In the early 1950s, the area referred to as The Park was a bare, south-facing grass paddock of about 4 acres in area. Felix planted it in the style espoused by the Rhododendron Association of the day with specimen trees and shrubs, particularly rhododendrons, all standing in splendid isolation in their own space. In the 65 years since that time, a number of trees have become notable specimens including the native kauri tree (Agathis australis), Michelia doltsopa ‘Rusty’, Magnolia nitida, Metasequioa ‘Sheridan Spire’ and Schima khasiana. The Tetracentron sinensis is the largest specimen in the country, imported by Felix in the early 1950s. Magnolia ‘Lanarth’ is also a fine, large example of this cultivar which is a picture in flower in mid August. There are many deciduous magnolias, michelias, deciduous azaleas, rhododendrons, prunus and specimen conifers.
The Waiau Stream meanders its way through the park area and is planted with Louisiana and Higo irises, along with primulas.
The park also provides a cool south facing bank and it is this area where Mark indulges his love of plants which prefer colder conditions – dark coloured hellebores, meconopsis, cardiocrinum, the Chatham Island forget-me-not, arisaema, ferns and more.
For several decades the park was grazed by sheep to keep the grass down. The purchase of a Walker mower and a strimmer enabled the grass to be kept under control without stock in the tidier style of the 1980s and 1990s on. However, in recent years, we have been allowing it develop as a meadow with mown paths through the tall grasses and wildflowers that are now establishing. The focus is now on establishing sustainable eco-systems, reducing dependence on internal combustion engines and spraying for maintenance. A softer-edged, more romantic style of gardening is both better for the environment and more pleasing to our eyes.
Felix used to refer to this area as ‘down below’. Over the years, the name ‘park’ gained common usage. These days, we want to refer to as The Meadow but old habits are hard to change.
The Avenue Gardens comprise two long, formal sweeps and a further two informal, parallel paths. They stretch beneath the grandfather pines also planted by Thomas Jury around 1870. These huge Monterey pines (Pinus radiata) tower around 45 to 50 metres high. While not seen as trees of merit in New Zealand where they are grown solely for timber, the gnarled and leaning trunks provide a vertical structure to the gardens below. From time to time we lose a pine tree to age and while one would not wish to be beneath as they fall, it is surprising how little damage they cause. The side growths and debris are cleared but the long lengths of trunk are left in situ and gardened around. While Mark describes this area as cool woodland, it is only relatively so and vireya rhododendrons and orchids feature heavily in this area. Dendrobiums, cymbidiums, calanthes and pleiones are all examples of orchids which are grown here as garden plants. Arisaemas also thrive in this area and are a recent addition to the plant range – both species and Mark’s hybrids which he has bred in an attempt to get better garden plants which hold their blooms above the foliage.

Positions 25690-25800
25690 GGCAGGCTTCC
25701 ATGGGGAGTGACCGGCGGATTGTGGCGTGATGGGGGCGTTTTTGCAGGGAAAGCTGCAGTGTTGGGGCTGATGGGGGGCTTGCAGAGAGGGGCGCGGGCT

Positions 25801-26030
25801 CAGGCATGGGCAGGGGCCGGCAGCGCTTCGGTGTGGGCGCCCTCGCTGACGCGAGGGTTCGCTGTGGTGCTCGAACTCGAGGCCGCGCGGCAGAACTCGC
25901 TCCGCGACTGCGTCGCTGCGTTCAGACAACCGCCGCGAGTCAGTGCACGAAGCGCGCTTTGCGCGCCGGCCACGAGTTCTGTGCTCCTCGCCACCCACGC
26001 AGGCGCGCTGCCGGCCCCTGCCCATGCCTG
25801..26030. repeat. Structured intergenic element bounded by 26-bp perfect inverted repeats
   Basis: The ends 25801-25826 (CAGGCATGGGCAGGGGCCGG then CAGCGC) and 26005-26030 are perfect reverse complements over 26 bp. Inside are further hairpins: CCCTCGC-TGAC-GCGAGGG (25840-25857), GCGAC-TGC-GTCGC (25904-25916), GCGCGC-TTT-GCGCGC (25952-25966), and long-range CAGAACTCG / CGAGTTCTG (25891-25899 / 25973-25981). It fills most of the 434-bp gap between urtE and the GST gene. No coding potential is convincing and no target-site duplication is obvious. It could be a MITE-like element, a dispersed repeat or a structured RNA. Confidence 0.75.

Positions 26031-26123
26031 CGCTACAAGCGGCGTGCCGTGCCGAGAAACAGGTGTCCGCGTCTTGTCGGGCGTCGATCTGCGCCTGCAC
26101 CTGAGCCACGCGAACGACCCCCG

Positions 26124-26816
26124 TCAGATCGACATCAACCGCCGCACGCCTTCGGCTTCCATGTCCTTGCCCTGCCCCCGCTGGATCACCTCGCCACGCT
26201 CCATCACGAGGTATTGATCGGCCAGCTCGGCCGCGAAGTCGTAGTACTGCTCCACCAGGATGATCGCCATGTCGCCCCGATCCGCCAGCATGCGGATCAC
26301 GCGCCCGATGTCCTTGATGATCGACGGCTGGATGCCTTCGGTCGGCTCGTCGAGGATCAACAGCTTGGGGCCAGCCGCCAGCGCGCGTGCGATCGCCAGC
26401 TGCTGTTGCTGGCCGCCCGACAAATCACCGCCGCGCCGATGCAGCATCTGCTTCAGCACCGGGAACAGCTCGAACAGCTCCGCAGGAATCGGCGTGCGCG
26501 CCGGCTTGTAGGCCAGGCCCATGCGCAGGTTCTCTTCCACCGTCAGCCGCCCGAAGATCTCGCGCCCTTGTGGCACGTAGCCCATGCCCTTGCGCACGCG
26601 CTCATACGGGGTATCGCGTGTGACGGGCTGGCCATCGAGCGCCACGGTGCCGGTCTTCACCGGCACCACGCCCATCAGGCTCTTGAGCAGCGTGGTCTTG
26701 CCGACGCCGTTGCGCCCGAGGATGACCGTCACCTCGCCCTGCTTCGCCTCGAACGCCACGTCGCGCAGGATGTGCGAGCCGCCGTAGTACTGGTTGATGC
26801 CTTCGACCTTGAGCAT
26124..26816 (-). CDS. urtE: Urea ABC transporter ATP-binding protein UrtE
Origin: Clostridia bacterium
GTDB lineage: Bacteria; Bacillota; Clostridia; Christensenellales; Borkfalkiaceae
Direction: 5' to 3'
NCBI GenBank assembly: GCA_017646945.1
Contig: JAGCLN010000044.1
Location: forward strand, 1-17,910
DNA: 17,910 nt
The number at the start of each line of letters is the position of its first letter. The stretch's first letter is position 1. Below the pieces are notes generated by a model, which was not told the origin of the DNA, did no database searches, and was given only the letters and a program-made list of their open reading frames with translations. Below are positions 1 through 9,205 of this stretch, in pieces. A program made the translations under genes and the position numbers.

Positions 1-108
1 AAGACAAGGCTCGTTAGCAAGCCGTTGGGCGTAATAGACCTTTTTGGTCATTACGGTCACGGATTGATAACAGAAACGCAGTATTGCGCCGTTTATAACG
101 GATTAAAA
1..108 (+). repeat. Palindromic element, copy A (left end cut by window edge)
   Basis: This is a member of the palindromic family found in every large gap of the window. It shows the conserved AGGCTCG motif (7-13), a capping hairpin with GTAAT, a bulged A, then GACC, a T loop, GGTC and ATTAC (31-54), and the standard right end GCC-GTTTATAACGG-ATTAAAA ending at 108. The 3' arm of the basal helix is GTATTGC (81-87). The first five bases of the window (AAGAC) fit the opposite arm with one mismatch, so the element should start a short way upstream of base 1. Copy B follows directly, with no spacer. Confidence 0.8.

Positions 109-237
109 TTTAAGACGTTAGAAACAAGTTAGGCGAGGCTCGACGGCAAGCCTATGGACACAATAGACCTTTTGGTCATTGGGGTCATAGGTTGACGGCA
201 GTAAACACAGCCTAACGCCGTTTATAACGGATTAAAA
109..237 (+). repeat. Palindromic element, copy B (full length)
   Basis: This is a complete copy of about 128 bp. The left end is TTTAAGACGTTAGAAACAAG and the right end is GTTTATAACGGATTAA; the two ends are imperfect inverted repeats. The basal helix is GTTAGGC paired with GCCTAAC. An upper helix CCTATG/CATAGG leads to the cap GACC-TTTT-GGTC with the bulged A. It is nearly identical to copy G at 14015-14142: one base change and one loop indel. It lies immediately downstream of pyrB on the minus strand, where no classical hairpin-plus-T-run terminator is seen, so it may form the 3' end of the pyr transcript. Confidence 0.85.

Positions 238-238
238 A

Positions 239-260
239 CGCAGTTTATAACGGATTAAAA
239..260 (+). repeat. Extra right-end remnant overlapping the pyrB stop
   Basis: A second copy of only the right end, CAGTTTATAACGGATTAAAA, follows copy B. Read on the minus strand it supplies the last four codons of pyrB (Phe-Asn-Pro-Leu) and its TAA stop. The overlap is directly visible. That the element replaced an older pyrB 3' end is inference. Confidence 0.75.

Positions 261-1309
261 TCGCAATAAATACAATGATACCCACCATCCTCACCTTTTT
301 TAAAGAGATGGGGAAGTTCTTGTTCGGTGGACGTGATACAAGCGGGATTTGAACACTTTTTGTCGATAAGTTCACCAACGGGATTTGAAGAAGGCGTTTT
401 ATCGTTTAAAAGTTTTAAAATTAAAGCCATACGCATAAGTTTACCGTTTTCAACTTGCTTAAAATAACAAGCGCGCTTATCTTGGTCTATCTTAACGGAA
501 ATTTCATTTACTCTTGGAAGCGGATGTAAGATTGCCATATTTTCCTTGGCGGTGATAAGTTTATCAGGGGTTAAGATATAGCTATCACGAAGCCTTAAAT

Plans are afoot to get the Wild North Garden to visitor standards for when the garden reopens – probably in 2018. Formerly the paddock for Felix’s house cow, Mark started the plantings in the early 1990s after he created the ponds. There is no intention to ever groom this area of garden, as we like the wild and natural feel in contrast to the mown and edged house gardens and lawns. With nesting birds, it is akin to a small nature haven with a charm of its own, particularly in spring time with many magnolias, prunus and rhododendrons in bloom.
While Mark is an enthusiastic and dedicated vegetable gardener, providing most of our needs all year round, these are predominantly utility areas hidden from public view. He dreams of a model vegetable garden and orchard with a passive solar-heated glasshouse but this venture is still some time away. Fruit trees have been incorporated in the house gardens – particularly citrus and apples, largely varieties that were available in the 1950s and 60s when Felix and Mimosa were planting. More adventurous fruiting trees including bananas, sapote, macadamia and avocado trees have been placed wherever the most suitable conditions can be found.
Tikorangi remains a private, domestic garden. While the future is unknown and the wider Tikorangi district is under siege from the petrochemical industry because of gas reserves deep beneath the ground, this is our place to stand. There is no other place we would rather be. In due course, the industry will go – it is a sunset industry, fossil fuels – and the family roots run very deep here.
589 Otaraoa Road, RD43, Waitara 4383, New Zealand